Two North West dailies are spearheading the latest experiment in paid-for online content by launching new subscription-only e-editions of their titles.
The Bolton News and Lancashire Telegraph, both owned by Newsquest, are currently advertising electronic versions of the paper costing 10p a copy – compared to the 40p cover price for the print versions.
The papers are marketing the move as a chance for readers to get the news earlier and save money at the same time.
“Our Bolton News E-edition will not only be available hours before it hits the news stands, making you first with the best local news, sport and classifieds, but you’ll also be able to make substantial savings,” reads an advert on the paper’s website.
The e-editions will use the ‘page-turning’ software run by PageSuite which is becoming increasingly popular with many local press companies now using it.
PageSuite versions of weeklies the Bolton Journal and Prestwich and Whitefield Guide are already available on theboltonnews.co.uk while Asian Image and The Citizen are similarly uploaded to lancashiretelegraph.co.uk.
PageSuite said that Newsquest’s South London-based News Shopper Series also recently launched an online version of its paper, although this is a free service, while Glasgow based daily The Herald already offers a subscription-based e-edition using page turning software.
Other Newsquest dailies have trialled hosting subscription-only PDF versions of the papers online but HTFP understands these have now been discontinued.
Neither PageSuite nor Newsquest had responded to requests for further information at the time of publication.
The Englishman (02/03/2010 09:14:08)
Interesting marketing strategy – don’t buy our product which costs more – buy this one which comes out first and is cheaper.
JustifiedPessamism (02/03/2010 10:02:09)
Agreed Englishman. I have a certain admiration for News and Telegraph for giving this a try, but surely its only going to further affect sales of the printed product?
Snowatlast (02/03/2010 10:44:26)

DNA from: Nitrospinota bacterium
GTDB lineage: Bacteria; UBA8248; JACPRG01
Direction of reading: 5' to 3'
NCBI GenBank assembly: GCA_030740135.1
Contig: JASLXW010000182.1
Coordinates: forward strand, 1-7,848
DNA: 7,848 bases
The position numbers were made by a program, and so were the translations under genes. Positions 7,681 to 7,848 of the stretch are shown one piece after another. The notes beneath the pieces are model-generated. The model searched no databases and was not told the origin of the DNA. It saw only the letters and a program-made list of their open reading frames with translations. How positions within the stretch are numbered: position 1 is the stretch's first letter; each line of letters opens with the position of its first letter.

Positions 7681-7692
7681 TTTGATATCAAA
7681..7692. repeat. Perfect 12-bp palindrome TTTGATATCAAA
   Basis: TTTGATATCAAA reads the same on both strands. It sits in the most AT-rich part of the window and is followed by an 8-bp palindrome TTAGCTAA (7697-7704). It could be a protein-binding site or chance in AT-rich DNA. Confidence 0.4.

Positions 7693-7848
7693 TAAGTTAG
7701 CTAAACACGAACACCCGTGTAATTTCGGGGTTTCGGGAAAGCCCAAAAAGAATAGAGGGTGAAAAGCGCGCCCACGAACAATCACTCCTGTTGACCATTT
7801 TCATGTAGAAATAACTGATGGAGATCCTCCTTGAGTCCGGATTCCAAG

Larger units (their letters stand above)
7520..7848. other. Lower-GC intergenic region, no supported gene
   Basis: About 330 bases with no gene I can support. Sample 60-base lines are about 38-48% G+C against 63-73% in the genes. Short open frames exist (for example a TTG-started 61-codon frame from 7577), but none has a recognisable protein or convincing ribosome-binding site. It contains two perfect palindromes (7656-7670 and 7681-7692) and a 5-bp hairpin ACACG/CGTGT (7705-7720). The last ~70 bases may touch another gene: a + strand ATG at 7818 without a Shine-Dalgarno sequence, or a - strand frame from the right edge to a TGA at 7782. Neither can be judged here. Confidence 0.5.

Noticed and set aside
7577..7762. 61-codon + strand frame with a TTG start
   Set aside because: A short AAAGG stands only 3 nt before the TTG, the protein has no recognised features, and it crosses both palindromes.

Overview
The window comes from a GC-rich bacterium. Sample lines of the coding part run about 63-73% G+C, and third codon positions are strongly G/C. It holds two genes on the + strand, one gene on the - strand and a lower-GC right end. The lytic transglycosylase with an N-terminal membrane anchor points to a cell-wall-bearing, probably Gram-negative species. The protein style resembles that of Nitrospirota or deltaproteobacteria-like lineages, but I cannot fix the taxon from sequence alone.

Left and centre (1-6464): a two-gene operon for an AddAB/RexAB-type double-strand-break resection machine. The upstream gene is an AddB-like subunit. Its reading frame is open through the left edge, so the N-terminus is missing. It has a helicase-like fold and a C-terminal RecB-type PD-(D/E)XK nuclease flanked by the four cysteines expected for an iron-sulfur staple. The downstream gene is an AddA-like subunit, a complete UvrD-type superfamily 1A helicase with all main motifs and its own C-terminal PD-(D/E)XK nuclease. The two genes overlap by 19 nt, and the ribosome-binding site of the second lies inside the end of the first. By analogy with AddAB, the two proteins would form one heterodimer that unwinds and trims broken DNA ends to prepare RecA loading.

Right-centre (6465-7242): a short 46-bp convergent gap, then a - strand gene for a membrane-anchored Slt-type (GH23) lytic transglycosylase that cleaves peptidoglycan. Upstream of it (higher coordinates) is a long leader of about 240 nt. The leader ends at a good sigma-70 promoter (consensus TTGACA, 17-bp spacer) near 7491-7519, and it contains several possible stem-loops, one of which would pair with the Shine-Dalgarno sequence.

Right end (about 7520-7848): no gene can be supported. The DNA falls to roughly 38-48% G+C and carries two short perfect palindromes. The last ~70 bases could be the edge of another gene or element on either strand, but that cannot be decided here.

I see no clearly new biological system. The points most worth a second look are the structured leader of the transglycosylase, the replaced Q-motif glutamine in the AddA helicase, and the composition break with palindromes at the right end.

News Shopper has had an online Page Suite edition for well over two years.
Scoop (02/03/2010 10:52:01)
Mike Atherton summed it up in an article about the IPL recently. He likened the IPL to newspaper bosses, who didn’t know how or why, but were convinced there was a pot of gold at the end of the internet rainbow, yet they are finding out it isn’t so. Regardless of the rights and wrongs of this for print media, people DO NOT pay for online content. You can’t change people’s habits now. If the one paper I read – the Times – charged for online content, it could go to hell. I’d buy it when I could be bothered or find alternative ways of accessing the information. Again, this is another example of dyed in the wool newspaper people proving they are dinosaurs in the digital age.
Ajinexile (02/03/2010 11:31:44)
I edited a publication that tried page-turning software for a few months. It had a novelty appeal for an issue or two, but readers soon threw in the towel.Our audits showed that after one or two issues, readers only turned half the pages, or less. Not that the content was not interesting — just that you cannot graft the printed feel to an on-line page-turning and retain readers: young or old. As for getting readers to pay for an on-line paper, only the WSJ and FT could get away with that. Let me rephrase that: you can charge, but you will lose readers by the drove: the approach is not a pot of gold, it’s a bucket of cow poo.
Himeda (02/03/2010 13:28:01)
For once I have to agree with Murdoch that ALL newspapers should have paid-for online versions. People are decreasing buying newspapers because you can get the same news more quickly and for free online. Online advertising hasn’t proved to be the cash cow it was once thought. It may sound harsh on readers but to stop the endless cuts and decrease in quality of journalism we all need to follow the above examples.